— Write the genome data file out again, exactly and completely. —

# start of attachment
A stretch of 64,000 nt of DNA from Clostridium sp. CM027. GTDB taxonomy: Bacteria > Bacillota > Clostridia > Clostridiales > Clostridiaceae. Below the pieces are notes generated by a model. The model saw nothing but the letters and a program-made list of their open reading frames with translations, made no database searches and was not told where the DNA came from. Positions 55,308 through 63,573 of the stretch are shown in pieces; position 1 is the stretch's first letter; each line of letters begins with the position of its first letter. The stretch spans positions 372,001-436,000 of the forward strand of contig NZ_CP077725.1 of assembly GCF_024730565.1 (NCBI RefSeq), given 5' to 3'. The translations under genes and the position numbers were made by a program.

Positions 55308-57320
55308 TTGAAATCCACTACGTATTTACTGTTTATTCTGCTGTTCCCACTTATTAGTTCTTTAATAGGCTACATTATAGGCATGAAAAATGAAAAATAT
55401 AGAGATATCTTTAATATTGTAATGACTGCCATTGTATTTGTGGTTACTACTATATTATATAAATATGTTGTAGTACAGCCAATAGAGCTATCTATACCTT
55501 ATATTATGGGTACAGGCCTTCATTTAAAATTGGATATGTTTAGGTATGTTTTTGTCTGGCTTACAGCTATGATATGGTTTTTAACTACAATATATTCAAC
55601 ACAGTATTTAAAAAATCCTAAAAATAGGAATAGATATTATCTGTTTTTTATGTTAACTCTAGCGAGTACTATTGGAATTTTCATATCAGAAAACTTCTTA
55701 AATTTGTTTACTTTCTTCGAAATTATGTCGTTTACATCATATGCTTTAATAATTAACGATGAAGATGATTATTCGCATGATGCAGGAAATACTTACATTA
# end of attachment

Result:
A stretch of 64,000 nt of DNA from Clostridium sp. CM027. GTDB taxonomy: Bacteria > Bacillota > Clostridia > Clostridiales > Clostridiaceae. Below the pieces are notes generated by a model. The model saw nothing but the letters and a program-made list of their open reading frames with translations, made no database searches and was not told where the DNA came from. Positions 55,308 through 63,573 of the stretch are shown in pieces; position 1 is the stretch's first letter; each line of letters begins with the position of its first letter. The stretch spans positions 372,001-436,000 of the forward strand of contig NZ_CP077725.1 of assembly GCF_024730565.1 (NCBI RefSeq), given 5' to 3'. The translations under genes and the position numbers were made by a program.

Positions 55308-57320
55308 TTGAAATCCACTACGTATTTACTGTTTATTCTGCTGTTCCCACTTATTAGTTCTTTAATAGGCTACATTATAGGCATGAAAAATGAAAAATAT
55401 AGAGATATCTTTAATATTGTAATGACTGCCATTGTATTTGTGGTTACTACTATATTATATAAATATGTTGTAGTACAGCCAATAGAGCTATCTATACCTT
55501 ATATTATGGGTACAGGCCTTCATTTAAAATTGGATATGTTTAGGTATGTTTTTGTCTGGCTTACAGCTATGATATGGTTTTTAACTACAATATATTCAAC
55601 ACAGTATTTAAAAAATCCTAAAAATAGGAATAGATATTATCTGTTTTTTATGTTAACTCTAGCGAGTACTATTGGAATTTTCATATCAGAAAACTTCTTA
55701 AATTTGTTTACTTTCTTCGAAATTATGTCGTTTACATCATATGCTTTAATAATTAACGATGAAGATGATTATTCGCATGATGCAGGAAATACTTACATTA